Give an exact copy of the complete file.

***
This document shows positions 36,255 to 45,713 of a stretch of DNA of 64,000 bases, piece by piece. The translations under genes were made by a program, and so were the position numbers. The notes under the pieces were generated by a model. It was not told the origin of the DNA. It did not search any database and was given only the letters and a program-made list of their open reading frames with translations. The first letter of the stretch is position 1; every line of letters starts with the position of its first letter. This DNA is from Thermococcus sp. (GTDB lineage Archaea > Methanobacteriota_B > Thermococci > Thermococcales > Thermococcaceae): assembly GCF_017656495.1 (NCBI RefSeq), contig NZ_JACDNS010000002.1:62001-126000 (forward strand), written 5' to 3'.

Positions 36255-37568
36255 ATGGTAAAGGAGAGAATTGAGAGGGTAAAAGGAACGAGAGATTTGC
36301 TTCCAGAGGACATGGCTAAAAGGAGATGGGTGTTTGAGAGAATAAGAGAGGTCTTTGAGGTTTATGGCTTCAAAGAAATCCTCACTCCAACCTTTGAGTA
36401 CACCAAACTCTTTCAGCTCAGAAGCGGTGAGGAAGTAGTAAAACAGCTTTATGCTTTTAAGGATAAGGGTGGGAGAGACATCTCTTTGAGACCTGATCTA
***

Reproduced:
This document shows positions 36,255 to 45,713 of a stretch of DNA of 64,000 bases, piece by piece. The translations under genes were made by a program, and so were the position numbers. The notes under the pieces were generated by a model. It was not told the origin of the DNA. It did not search any database and was given only the letters and a program-made list of their open reading frames with translations. The first letter of the stretch is position 1; every line of letters starts with the position of its first letter. This DNA is from Thermococcus sp. (GTDB lineage Archaea > Methanobacteriota_B > Thermococci > Thermococcales > Thermococcaceae): assembly GCF_017656495.1 (NCBI RefSeq), contig NZ_JACDNS010000002.1:62001-126000 (forward strand), written 5' to 3'.

Positions 36255-37568
36255 ATGGTAAAGGAGAGAATTGAGAGGGTAAAAGGAACGAGAGATTTGC
36301 TTCCAGAGGACATGGCTAAAAGGAGATGGGTGTTTGAGAGAATAAGAGAGGTCTTTGAGGTTTATGGCTTCAAAGAAATCCTCACTCCAACCTTTGAGTA
36401 CACCAAACTCTTTCAGCTCAGAAGCGGTGAGGAAGTAGTAAAACAGCTTTATGCTTTTAAGGATAAGGGTGGGAGAGACATCTCTTTGAGACCTGATCTA